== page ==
David Harrison MAPper without portfolio

    Of course it's better, but implicit in that story is his dad not being so quick to recognise the threat in the past. That is the emotional content I was talking about before. When someone, especially someone who is a bit handy, tells you (or in this case implies) about regretting coming a cropper and what they have done since to avoid it happening again, that sticks a lot more than looking at crime stats, memorising mnemonics or what have you.
  11. Smitfire

    Smitfire Cactus Schlong

    Absolutely. Knew a guy from Newcastle about 20 years ago. Never trained a day in his life but had had a "colourful" time in his youth.
    Got to discussing martial arts, fighting etc and he said to me "Way aye man...just make shur ya hit 'em furst and try not to fall awa".
    Hard won knowledge on his part that has stuck with me to this day and is more useful or profound than anything I've ever been told in a TKD dojang! :)
    David Harrison likes this.
  12. YouKnowWho

    YouKnowWho Valued Member

    Agree! the "loved ones' is the key.

    I just watched the movie "Wrong Turn" last night. When danger happed, a guy ran and let his girl friend behind. The girl said, "I hate you! Why did you run away and left me behind?"

    You can run today, You can also run tomorrow. One day you just can't run any more and you have to stand on your ground and fight back. That's why you train MA just to prepare for that day to come.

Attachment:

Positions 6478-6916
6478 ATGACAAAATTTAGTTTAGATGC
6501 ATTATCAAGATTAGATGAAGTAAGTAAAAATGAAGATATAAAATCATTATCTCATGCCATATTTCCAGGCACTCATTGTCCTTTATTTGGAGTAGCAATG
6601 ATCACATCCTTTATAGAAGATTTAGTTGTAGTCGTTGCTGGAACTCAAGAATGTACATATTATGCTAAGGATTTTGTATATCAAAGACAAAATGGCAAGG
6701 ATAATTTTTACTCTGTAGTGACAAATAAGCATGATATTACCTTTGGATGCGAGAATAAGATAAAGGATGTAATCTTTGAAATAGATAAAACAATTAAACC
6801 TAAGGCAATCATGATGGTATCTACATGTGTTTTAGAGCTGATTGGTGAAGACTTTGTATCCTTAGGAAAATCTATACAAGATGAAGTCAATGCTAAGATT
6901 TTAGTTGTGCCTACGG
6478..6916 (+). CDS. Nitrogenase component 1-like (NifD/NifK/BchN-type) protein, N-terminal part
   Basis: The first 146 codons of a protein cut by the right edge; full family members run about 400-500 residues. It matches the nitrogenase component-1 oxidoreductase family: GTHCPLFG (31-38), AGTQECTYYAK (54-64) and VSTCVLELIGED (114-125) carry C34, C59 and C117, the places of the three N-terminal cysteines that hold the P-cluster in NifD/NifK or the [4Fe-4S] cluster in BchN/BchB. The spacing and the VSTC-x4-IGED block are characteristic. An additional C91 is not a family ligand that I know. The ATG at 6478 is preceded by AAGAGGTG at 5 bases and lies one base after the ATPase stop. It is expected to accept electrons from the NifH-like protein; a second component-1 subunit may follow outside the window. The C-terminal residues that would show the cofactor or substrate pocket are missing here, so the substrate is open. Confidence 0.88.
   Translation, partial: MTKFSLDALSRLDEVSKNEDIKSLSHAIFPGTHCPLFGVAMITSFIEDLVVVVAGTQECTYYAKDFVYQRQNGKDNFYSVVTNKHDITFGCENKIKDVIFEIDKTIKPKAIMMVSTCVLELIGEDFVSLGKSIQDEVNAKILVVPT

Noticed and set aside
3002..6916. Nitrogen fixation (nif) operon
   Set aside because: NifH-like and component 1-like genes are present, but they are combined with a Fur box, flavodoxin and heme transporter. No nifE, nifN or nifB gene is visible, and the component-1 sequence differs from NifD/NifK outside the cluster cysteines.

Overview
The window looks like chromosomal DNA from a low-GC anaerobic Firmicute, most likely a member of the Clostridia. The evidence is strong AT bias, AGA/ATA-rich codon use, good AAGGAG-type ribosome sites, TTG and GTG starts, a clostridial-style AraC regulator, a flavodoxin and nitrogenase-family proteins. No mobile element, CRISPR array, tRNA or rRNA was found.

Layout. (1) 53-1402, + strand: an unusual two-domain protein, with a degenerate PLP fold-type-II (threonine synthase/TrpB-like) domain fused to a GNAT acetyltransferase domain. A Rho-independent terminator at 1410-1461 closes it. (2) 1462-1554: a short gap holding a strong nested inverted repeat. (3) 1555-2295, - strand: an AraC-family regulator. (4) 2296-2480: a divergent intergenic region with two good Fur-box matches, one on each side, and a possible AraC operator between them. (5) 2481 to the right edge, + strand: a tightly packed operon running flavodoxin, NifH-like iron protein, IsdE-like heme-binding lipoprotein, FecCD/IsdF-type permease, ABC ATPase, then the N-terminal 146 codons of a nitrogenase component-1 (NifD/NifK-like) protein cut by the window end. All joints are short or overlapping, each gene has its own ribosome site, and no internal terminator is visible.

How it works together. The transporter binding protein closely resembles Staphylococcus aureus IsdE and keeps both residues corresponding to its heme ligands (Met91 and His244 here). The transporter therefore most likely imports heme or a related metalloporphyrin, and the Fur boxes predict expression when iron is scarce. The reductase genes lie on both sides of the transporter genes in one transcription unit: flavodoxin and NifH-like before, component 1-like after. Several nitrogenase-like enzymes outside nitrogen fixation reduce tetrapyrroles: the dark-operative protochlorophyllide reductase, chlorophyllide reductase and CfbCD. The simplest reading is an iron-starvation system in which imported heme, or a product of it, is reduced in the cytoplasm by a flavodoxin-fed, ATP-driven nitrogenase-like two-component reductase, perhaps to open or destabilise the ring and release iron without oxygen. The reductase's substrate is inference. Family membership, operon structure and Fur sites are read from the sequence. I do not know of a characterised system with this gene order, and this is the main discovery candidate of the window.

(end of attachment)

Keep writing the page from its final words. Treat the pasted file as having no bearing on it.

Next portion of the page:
The reason that I hate the term self-defense because it's selfish. It doesn't include to protect your love one. You can run, but when your love one is in trouble, you can't run. What's wrong to stand on your ground and protect your love one?

    I still remember my long fist teacher told all his students one day, "It's wrong to fight without a good reason. It's also wrong to avoid fighting when you have a good reason."

    Without the spirit of "δΎ  (Xia) - chivalrous", the MA training is meaningless.
    Last edited: Aug 4, 2021
  13. David Harrison

    David Harrison MAPper without portfolio

    Protecting loved ones can work the other way round though.

    When my wife was pregnant we were having a meal sat outside a restaurant when a rather dramatic fight broke out; a car window punched out, two blokes go at it while the wife of one screams... in the past I probably would have stepped in, but at the time my concern was to keep myself fit and free of injury because my wife really needed my help. So I stayed sat down eating my pizza and let other people deal with it.

    Is that chivalrous, or craven? I think it can be a grey area sometimes.
    Dead_pool likes this.
  14. Dead_pool

    Dead_pool Spes mea in nihil Deus MAP 2017 Moi Award

    If you love your wife more then you love a stranger, then your still protecting your loved ones, plus the stranger still had people looking out for them.
  15. David Harrison

    David Harrison MAPper without portfolio

    Honestly, the big concern about self defence I've had since having kids is how to stop a toddler wandering into the road if a fight breaks out!

    If I see someone being attacked by a busy road: sorry, it's more important my kid doesn't get run over, you're on your own!

    If I'm attacked? I'm not likely to out run a mugger with a toddler under my arm, but I also don't want to take my eyes off my child or let them run off... it's a pickle!

    Good job I live somewhere with neither busy roads or muggers now! :D
    Dead_pool likes this.
  16. YouKnowWho

    YouKnowWho Valued Member

    the problem is if everybody think like that, nobody will protect that stranger.
    Last edited: Aug 4, 2021
  17. David Harrison

    David Harrison MAPper without portfolio

    I do agree with you, and if no-one was ever willing to step in and help someone in need then all this advice about running to a crowded place would be entirely worthless!